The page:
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State Is First to Ban Cat Declawing

The law takes effect immediately.

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New York has become the first U.S. state to ban the declawing of cats.

Gov. Andrew M. Cuomo signed legislation prohibiting the practice, effective immediately.

“Declawing is a cruel and painful procedure that can create physical and behavioral problems for helpless animals, and today it stops,” Cuomo said in a press release.

“By banning this archaic practice, we will ensure that animals are no longer subjected to these inhumane and unnecessary procedures.”

New York Sen. Deputy Leader Michael Gianaris said, “I am proud of the new Senate majority’s emphasis on animal welfare and am glad the Governor enacted this legislation.”

Assembly Member Linda B. Rosenthal said, “Now that my bill has become law, New York has been catapulted onto the leaderboard of humane states, and we expect other states to quickly follow in out footsteps.”

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The governor’s office stated:

Declawing, also known as onychectomy, involves the removal of all or most of the last bone of each of the toes of the front feet, and tendons, nerves and ligaments that allow for normal function of the paw are severed, resulting in intense and chronic pain and other serious medical or behavioral issues. After the claws are removed, cats often shift their gait and where it places most of its weight, causing strain on its leg joints and spine, which can lead to early onset arthritis and prolonged back and joint pain. Cats’ claws play an important role in various aspects of their lives, including to assist in climbing and maintaining balance and to escape danger.

CNN noted that the law “makes exceptions for ‘therapeutic purposes,’ or when the declawing would benefit the cat’s health.”

The New York State Veterinary Medical Society states on its website: “Veterinarians take the issue of onychectomy (declawing) very seriously and believe that it should be an available option when the alternative is abandonment or euthanasia.”

The society states that veterinarians “should be permitted to make medical decisions after direct consultation with a client and a thorough examination of the patient and its home circumstances.”

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Since launching in 2017, PETS+ has won 16 major international journalism awards for its publication and website. Contact PETS+'s editors at editor@petsplusmag.com.

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State Considers Banning ‘No Pets’ Rental Listings

Some landlords are not happy about the proposed legislation.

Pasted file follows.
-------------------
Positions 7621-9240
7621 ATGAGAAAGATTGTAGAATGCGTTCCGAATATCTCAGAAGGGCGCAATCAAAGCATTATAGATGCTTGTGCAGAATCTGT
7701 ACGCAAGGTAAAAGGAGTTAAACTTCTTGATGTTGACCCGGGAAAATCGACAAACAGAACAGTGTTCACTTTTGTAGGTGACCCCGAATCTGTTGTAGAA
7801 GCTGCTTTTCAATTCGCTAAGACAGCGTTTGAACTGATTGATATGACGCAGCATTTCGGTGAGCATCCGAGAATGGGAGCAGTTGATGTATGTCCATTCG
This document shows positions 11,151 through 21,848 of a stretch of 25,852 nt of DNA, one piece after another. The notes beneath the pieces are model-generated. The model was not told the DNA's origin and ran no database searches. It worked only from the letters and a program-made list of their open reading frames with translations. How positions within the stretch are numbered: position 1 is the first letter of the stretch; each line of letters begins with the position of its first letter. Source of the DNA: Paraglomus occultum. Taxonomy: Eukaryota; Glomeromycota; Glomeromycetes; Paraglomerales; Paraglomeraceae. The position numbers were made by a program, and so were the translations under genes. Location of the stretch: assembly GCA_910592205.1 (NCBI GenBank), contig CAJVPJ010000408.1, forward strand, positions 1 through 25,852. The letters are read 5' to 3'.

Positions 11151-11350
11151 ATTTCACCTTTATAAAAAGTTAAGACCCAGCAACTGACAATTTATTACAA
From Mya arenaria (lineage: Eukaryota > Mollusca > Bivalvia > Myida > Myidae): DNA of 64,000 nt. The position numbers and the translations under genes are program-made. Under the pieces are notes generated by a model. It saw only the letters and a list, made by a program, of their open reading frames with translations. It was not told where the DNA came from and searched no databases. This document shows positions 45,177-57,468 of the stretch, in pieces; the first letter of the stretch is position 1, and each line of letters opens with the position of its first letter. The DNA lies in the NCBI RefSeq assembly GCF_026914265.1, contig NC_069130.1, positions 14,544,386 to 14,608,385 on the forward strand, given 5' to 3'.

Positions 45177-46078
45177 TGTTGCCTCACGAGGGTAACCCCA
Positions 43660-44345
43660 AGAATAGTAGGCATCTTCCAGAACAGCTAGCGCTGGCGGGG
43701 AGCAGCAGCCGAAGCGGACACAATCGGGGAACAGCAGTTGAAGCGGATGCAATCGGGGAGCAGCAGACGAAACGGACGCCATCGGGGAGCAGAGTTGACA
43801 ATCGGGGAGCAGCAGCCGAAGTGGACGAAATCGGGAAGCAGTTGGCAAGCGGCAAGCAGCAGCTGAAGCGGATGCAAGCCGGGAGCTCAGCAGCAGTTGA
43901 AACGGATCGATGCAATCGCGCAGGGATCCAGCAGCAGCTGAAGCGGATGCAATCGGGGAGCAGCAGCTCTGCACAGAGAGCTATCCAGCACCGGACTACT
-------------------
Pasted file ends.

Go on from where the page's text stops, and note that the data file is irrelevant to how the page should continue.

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New Hampshire legislators are considering a ban on “no pets” notices in property listings.

Proposed legislation would forbid landlords and home sellers from barring pet owners, the Concord Monitor reports.

They could make rules related to pet deposits, noise control, sanitation and safety, according to the newspaper. But they could set make rules based on size, breed or appearance.

The legislation was proposed by state Rep. Ellen Read, a Democrat from Newmarket. It has drawn opposition from some landords who say it could lead to unsanitary conditions as well as allergy problems for some residents.

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But Julia Seeley, New Hampshire state director for the Humane Society, said her organization supports the bill.

We just strongly believe that a family should not be torn apart simply over housing,” she said.

Read more at the Concord Monitor

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Spotify Rolls Out Music Playlists for Pets

Pets seem to favor classical music and soft rock.

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Digital music service Spotify had a hunch that people were playing tunes for their pets.

A study by the company found that 71% of pet owners did exactly that. The survey included 5,000 music-streaming pet owners from the U.S., the UK, Australia, Spain and Italy.

The company explains:

That being said, we created a unique experience to help you craft the pawfect algorithmically generated playlist for you and your pet to enjoy together. Head to spotify.com/pets for a playlist you can share with your dog, cat, iguana, hamster, or bird.

See the graphic below for more details from the survey.

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These States Have the Most Dog and Cat Owners … And These States Have the Least

The US is home to almost as many domestic pets as humans.

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A new report looks at which U.S. states are the most pet-loving.

Seniorliving.org, a website devoted to providing information to seniors, delved into recent data from the American Veterinary Medical Association to create its rankings.

Idaho had the highest rate of households owning at least one dog, at 58.3%, according to the report, which excluded Alaska and Hawaii, which were not measured in the AVMA study. Dogs are least common in Washington, DC, where 22.5% of households have at least one.

Vermont ranked first for percentage of households with at least one cat, at 44.6%. DC, meanwhile, is the least cat-owning place, with just 16.4% of households being home to a cat.

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The U.S. is home to almost as many domestic pets as human beings. Almost 1 in 3 of those pets are fish, Seniorliving.org explains.

Cats and dogs combine for about 54.8% of all domestic pets.

 

 

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